What is the Circular Economy?
The Circular Economy is presented as a sustainable economic alternative to the linear economic system that currently dominates our economy system. It is an economic development strategy that seeks economic growth in a sustainable manner.
Specifically, it pursues the following fundamental objectives:
- Optimize the use of resources (materials, energy, time ...). Efficiency is sought at all levels, that is, using the minimum possible resources to obtain the best possible result.
- Minimize the extraction of virgin resources. In a Circular Economy, a large part of the raw materials are obtained from discarded products. Reintroducing the products and their materials into the economic system avoids, to a large extent, the need to extract such resources from nature.
- Prevent the generation of negative externalities. It is sought that the elements that are outsourced (such as waste, emissions, etc.) are reduced to the maximum and managed properly as they can be negative for both the environment and the economic system.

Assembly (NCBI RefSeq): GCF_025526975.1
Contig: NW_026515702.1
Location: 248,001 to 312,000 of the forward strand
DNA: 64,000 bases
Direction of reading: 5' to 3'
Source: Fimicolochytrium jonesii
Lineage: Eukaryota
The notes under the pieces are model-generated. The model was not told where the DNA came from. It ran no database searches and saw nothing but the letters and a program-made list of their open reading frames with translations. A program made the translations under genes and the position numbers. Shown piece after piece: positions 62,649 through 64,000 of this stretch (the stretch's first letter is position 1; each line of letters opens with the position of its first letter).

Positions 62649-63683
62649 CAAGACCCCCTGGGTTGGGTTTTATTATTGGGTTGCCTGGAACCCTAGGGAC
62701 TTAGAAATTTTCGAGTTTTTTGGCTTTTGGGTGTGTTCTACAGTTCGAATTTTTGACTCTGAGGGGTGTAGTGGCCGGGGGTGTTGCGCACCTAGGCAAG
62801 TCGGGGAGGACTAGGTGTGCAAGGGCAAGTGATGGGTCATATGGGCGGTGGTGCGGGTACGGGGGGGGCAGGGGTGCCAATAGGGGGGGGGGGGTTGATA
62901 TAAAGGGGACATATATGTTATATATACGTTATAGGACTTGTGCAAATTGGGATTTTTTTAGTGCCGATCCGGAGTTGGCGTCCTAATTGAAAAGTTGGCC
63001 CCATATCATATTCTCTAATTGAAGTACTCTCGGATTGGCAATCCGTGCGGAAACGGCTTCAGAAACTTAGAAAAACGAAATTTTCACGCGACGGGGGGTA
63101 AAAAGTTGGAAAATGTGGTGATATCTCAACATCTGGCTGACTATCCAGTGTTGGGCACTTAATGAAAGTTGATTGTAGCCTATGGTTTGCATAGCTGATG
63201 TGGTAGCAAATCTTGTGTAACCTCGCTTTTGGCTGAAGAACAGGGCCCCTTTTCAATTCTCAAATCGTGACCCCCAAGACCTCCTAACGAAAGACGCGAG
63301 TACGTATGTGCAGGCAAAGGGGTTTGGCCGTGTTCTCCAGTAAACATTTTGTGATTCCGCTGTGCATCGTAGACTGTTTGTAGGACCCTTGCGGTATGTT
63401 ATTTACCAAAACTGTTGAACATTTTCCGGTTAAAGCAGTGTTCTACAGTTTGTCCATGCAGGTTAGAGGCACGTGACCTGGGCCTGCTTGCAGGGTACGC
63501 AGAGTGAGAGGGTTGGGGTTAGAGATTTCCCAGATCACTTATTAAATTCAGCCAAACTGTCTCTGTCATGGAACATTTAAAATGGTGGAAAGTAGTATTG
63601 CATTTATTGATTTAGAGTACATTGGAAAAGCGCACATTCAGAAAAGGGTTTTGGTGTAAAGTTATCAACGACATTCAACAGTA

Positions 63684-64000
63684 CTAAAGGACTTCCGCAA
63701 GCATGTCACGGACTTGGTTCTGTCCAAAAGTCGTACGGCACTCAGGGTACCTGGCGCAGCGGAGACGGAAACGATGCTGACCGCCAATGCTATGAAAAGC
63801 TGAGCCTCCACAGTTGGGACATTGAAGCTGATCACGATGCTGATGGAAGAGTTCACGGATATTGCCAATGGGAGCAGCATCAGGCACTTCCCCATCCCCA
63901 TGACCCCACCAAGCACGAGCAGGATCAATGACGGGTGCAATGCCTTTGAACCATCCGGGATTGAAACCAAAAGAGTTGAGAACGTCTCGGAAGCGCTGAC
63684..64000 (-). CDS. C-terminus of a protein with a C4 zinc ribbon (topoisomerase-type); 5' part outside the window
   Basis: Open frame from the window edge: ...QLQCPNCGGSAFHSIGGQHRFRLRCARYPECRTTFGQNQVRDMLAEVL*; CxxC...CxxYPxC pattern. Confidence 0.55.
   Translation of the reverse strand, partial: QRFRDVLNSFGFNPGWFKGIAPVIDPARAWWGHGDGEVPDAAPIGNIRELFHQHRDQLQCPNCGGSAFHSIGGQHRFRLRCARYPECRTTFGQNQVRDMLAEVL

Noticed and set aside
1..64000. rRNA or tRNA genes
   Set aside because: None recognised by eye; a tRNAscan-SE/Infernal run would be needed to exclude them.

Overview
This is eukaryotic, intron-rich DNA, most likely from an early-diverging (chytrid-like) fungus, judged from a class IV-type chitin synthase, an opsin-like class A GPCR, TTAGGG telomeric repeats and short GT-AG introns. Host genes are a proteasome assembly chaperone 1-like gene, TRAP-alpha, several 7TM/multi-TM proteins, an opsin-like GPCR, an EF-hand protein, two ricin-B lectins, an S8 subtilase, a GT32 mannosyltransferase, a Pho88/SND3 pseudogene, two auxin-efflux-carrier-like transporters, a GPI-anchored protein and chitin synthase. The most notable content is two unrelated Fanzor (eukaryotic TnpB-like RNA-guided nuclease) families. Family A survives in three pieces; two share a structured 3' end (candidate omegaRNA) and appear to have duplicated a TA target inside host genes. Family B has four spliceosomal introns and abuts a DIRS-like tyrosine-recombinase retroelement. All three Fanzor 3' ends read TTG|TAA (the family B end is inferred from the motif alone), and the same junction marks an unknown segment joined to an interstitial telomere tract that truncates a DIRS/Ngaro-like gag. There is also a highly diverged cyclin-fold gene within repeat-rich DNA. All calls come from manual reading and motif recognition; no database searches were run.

- Promote and increase the resilience of the system. A system that tends to self-sufficiency can respond better to the unforeseen events that may occur. For this, it is necessary to minimize the dependence on fossil fuels and stop the alteration of the environment.
To achieve these objectives, the Circular Economy tries to maintain the resources (products, their parts, their materials and / or their energy) within closed cycles as long as possible: once discarded, they are collected and processed for their recovery and reintroduction into the economic-productive fabric. It is based on the processes of nature (biological metabolism) in which waste does not exist since the "residues" resulting from one process serve as nutrients for the next, resulting in closed cycles.
Another argument that makes possible the realization of the project is the progressive industrial reconversion, in which the traditional sectors are being replaced by others upwards. Nor should we forget the current context of crisis, in which factors such as innovation and sustainability gain relevance beyond mere communication, becoming key elements that enable the current viability of companies.